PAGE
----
How Modern Technology Destroys Human Relationships


The quick evolution of technology has left a serious mark on our society as a whole. Today, we have more “friends” we’ve ever imagined but hardly ever met even the smallest part of them in real life. We discuss preferences and pet peeves with complete strangers on social networks but hardly ever do so verbally – we mostly “speak” using our fingers on a screen or a keyboard. Even when it comes to distraction, we’ve exchanged theaters for streaming and nights out gambling with online casinos Canada. We are more connected than ever… yet we distance ourselves from our fellow man more with each day that passes.

We meet and date online because it seems easier and more convenient than doing so in person. Today, humans of any gender and orientation can find a place where they can meet singles looking for what they have to offer. But the same online dating that seemed to help so many shy, anxious, and socially awkward people even get a date is becoming the source of frustration for many – and they often end up simply giving up on dating as a whole.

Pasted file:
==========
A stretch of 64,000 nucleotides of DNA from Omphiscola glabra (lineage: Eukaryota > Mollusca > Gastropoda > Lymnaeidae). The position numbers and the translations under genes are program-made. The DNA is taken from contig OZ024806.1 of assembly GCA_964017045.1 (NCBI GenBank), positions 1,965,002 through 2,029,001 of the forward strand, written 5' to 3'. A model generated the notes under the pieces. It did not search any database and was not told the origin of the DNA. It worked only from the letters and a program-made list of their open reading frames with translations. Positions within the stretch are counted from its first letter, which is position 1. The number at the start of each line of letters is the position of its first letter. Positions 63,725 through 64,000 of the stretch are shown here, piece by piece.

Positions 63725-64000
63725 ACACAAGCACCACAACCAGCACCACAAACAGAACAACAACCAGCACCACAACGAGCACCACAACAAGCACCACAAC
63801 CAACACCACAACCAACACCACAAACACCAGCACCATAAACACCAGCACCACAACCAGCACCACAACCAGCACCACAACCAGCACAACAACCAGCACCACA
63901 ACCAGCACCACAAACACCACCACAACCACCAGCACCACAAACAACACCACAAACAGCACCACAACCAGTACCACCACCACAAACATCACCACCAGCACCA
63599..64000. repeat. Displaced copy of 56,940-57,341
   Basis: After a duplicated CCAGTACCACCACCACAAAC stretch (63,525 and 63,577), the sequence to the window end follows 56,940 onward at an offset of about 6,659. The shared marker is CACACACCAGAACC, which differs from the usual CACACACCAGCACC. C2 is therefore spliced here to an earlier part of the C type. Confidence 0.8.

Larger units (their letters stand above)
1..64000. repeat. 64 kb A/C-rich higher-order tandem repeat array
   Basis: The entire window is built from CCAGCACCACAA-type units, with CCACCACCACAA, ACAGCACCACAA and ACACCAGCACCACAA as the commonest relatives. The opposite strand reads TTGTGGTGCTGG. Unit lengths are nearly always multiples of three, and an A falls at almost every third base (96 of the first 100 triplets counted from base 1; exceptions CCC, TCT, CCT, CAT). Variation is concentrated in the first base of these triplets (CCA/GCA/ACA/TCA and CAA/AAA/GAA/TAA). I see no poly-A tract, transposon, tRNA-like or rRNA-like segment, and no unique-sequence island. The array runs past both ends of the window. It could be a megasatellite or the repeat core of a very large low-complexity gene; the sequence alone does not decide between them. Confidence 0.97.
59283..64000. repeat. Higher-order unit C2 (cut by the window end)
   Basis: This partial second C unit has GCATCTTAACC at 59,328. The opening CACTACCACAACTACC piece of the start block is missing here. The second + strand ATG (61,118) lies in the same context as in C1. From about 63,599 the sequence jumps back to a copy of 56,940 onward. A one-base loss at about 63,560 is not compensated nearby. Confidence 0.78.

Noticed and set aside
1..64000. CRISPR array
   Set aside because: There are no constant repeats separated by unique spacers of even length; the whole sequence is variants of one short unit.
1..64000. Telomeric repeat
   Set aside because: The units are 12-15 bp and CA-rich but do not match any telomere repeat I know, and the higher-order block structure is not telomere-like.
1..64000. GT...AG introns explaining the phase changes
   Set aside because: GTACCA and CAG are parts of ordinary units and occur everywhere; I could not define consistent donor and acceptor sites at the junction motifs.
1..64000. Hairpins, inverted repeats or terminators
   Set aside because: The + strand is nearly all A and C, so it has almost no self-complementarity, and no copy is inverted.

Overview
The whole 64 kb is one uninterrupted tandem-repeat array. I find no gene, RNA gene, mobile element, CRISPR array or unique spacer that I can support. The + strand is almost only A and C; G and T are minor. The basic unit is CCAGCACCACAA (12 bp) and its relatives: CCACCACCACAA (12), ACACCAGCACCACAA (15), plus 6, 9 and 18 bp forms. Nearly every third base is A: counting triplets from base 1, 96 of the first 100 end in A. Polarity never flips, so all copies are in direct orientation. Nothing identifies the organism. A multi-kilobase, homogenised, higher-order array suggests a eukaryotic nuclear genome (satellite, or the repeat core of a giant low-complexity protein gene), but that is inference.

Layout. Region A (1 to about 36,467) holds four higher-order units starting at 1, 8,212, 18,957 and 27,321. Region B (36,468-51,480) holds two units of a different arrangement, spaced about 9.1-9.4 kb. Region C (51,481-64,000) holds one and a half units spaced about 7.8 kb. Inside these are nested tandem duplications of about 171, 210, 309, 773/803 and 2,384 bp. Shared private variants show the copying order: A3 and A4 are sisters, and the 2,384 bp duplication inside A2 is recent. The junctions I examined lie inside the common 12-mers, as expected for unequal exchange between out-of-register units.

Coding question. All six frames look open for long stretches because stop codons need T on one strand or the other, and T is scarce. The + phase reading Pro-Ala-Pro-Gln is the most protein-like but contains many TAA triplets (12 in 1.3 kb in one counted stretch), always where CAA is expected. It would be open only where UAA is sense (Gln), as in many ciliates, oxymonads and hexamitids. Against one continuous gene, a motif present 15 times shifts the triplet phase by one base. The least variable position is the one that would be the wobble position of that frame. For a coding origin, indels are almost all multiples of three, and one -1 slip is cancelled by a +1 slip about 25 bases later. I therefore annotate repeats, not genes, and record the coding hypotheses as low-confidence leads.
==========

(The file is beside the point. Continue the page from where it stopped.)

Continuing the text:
We play online. Although board games have become more widespread than ever and card games are now very easy to learn, we hardly ever gather around a table to play. Instead, we arrange “play dates” over the internet, connecting to the same server and teaming up with each other against a similar team of similar players than ourselves. Kids hardly ever play with each other anymore – they use their phones to engage in endless showdowns in massively multiplayer online games, even when they sit next to each other on the sofa.

We hardly ever speak anymore – instead, we send text and instant messages, pictures, emojis, and GIFs to each other. Quite often, significant others spend hours at a time with their noses buried in their phone screens instead of exchanging even a word, sharing the things they find on social networks and tagging each other in their updates.

And we don’t enjoy our experiences anymore but we focus on taking pictures and recording videos of them, no matter if they are our kids’ first steps or the concert of the band we’ve been waiting for months to see live. And after the event, we brag about the things we’ve only seen through our phones’ screens and cameras instead of feeling and seeing them with our own eyes by sharing the pictures and videos we’ve taken on social media.

Back in the day, the slogan of the famous Finnish phone maker Nokia was “Connecting People” – and that’s what they did. But the phones today no longer connect: despite bringing the world within our reach, they take us further apart from each other each day.

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